Partnering with Peer Groups: P2P Power, Version 2.0
Earlier this year, veteran channel executive Arlin Sorensen told RCP he hoped to see his network of partner peer groups more than double in size -- eventually.
After all, it took six years for that network to grow from its initial group of five Iowa-based IT businesses to a loose confederation of 10 groups with members from 100-plus partner companies throughout the United States and Canada (see "P2P Power," April 2008).
But based on demand, it looks like "eventually" now means by the end of next year. "We have announced a growth plan to go to 20 groups, with about 240 partners, in 2009," says Sorensen, who founded that first group to solicit his peers' advice as his Harlan, Iowa-based Gold Certified Partner company, now known as Heartland Technology Solutions Inc., went through some lean times back in 2001.
Since then, Sorensen and his staff have helped launch one new peer organization after another, with each Heartland Tech Group (HTG) consisting of executives from up to 12 non-competing companies. The resulting network, which cooperates with but is officially independent of Microsoft, is widely viewed as a premiere example of effective partner-to-partner (P2P) collaboration -- so much so that, earlier this year, 40 companies were wait-listed for participation.
Now, Sorensen says, it's time for the P2P network to move to the next level -- or, as he calls it, "HTG 2.0." Beyond that demand-driven increase in the number of partner groups, the biggest change is that the peer community will now run itself, coordinated by a leadership committee of peer-group executives. That transition is just fine with Sorensen, whose company had been running the network: "We've exceeded our capacity for doing it ourselves," he says. "Now we have 15 people stepping up to help lead. They've got fresh ideas. There's a lot of buy-in, a lot of skin in the game."
Other changes include:
Centralized gatherings. Previously, each HTG scheduled its own two-day meeting each quarter in a different city, typically a member's hometown. Now all HTG quarterly meetings will be held simultaneously in one location, beginning with a January gathering in Dallas, Texas. "All the groups will be meeting separately, but we'll all be in the same venue," Sorensen explains. Co-location makes it easier to attract vendors and speakers and encourages companies to "cross-pollinate," he says.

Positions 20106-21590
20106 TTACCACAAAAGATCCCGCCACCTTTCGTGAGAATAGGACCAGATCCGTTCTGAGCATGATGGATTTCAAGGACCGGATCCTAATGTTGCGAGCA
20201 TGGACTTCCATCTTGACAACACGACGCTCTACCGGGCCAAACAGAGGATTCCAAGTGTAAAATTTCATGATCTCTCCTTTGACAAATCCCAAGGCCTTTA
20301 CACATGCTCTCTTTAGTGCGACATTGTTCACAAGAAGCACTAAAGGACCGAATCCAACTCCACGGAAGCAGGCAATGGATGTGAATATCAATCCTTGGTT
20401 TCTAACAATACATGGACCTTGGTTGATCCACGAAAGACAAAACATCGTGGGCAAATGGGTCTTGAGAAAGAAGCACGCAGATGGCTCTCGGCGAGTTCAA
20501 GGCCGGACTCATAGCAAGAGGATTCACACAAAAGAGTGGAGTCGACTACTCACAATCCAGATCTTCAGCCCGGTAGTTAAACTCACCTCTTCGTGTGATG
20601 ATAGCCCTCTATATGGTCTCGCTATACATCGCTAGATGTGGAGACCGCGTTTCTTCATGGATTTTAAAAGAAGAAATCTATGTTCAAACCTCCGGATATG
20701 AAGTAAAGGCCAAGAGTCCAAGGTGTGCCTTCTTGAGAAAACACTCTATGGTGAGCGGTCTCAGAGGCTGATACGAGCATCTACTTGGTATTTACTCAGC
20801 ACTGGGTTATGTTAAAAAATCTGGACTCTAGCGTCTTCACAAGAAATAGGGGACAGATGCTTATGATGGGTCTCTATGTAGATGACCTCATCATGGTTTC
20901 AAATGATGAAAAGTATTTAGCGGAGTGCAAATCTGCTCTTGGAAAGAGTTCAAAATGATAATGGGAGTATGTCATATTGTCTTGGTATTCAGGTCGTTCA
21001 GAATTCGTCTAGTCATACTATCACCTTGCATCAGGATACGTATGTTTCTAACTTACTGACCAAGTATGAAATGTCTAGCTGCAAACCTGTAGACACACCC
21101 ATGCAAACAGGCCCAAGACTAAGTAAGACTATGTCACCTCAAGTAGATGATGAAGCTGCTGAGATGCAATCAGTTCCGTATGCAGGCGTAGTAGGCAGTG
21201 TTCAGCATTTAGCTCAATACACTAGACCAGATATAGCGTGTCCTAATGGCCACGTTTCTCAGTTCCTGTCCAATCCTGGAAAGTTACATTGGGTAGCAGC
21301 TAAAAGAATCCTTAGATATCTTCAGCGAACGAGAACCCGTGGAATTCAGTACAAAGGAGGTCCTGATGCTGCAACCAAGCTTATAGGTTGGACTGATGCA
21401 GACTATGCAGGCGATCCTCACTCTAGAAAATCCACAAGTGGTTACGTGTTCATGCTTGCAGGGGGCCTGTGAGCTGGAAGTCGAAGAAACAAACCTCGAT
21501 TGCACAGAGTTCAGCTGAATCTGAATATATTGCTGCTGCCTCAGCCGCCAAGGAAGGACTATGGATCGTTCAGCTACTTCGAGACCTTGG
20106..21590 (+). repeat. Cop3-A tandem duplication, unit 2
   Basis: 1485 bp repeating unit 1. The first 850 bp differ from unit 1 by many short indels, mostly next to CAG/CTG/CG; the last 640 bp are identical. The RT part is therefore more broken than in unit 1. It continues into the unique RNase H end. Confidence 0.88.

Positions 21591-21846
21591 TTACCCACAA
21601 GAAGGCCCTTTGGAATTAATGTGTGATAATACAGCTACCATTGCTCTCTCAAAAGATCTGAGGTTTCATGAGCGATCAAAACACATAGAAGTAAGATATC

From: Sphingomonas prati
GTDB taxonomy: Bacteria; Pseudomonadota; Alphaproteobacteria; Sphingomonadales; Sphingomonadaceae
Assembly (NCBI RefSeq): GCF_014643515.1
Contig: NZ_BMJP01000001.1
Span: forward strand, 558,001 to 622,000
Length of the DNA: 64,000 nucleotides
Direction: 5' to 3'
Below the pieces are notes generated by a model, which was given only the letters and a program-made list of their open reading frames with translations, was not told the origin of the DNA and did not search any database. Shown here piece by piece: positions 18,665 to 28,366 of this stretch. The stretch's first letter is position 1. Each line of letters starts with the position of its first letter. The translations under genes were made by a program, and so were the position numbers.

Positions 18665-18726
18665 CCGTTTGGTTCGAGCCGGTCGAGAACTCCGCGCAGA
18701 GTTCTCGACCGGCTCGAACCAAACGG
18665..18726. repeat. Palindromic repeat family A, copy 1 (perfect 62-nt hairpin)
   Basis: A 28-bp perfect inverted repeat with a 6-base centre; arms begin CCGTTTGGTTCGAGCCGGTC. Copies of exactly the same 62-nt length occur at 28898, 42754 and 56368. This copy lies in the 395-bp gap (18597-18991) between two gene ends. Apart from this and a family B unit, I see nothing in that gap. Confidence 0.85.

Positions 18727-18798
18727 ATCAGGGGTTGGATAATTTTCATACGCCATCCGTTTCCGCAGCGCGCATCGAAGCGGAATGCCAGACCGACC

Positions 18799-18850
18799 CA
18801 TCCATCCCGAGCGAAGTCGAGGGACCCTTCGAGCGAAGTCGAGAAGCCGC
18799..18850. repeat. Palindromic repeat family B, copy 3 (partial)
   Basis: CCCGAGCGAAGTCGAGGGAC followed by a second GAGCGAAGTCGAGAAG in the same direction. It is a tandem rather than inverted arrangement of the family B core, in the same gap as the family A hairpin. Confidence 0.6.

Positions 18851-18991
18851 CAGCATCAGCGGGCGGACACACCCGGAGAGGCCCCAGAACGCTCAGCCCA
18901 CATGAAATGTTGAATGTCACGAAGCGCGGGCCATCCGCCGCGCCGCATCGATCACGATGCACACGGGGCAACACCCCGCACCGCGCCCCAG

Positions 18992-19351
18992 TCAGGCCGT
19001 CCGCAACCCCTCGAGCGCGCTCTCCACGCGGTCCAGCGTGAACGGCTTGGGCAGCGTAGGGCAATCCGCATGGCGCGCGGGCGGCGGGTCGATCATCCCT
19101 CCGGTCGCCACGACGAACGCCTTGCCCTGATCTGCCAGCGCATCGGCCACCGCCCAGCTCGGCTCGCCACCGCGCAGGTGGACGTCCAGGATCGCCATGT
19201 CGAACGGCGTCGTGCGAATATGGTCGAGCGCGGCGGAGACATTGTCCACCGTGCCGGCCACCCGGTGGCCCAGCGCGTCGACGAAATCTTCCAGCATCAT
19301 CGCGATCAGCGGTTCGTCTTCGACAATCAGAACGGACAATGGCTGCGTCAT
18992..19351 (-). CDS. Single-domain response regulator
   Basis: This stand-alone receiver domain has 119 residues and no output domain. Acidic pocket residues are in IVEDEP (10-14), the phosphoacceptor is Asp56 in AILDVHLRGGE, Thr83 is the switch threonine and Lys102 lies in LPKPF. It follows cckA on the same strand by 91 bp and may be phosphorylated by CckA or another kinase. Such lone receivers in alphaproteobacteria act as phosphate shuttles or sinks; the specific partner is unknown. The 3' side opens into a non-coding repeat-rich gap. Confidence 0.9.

Membership dues. Starting in January, members will pay $100 per month to help pay group facilitators, a role previously held by Sorensen and his managers.
Vendor partnerships. The network has launched a formal program for selected vendors interested in engaging with HTG members. Currently, HTG has eight vendor partners; plans call for expanding to 20 or 25.
International participation. The first Canadian HTG peer group launched in June; plans call for launching the first group in the United Kingdom in October. Says Sorensen: "Australia will probably be our next target."
Virtual groups. This new option, co-sponsored by Microsoft, is designed for Microsoft Small Business Specialists who may not yet have the money or time to attend regular HTG meetings. The online program, which covers the same content as regular HTG sessions, costs $50 per month; participants can attend a "graduation ceremony" at next year's Worldwide Partner Conference. After that, they'll be able to continue in a second-year program-or step up to a face-to-face group.
One thing that hasn't changed: the requirement that each HTG group protect its members' confidential information. "That's really important when we're sharing financials," Sorensen says. "That has to be in a controlled environment."
At the same time, HTG 2.0 will continue to emphasize camaraderie and collaboration. Bottom line, Sorensen says: "We're really not competing. There's not a shortage of customers. And there's more to be gained by working together than there is to worry about."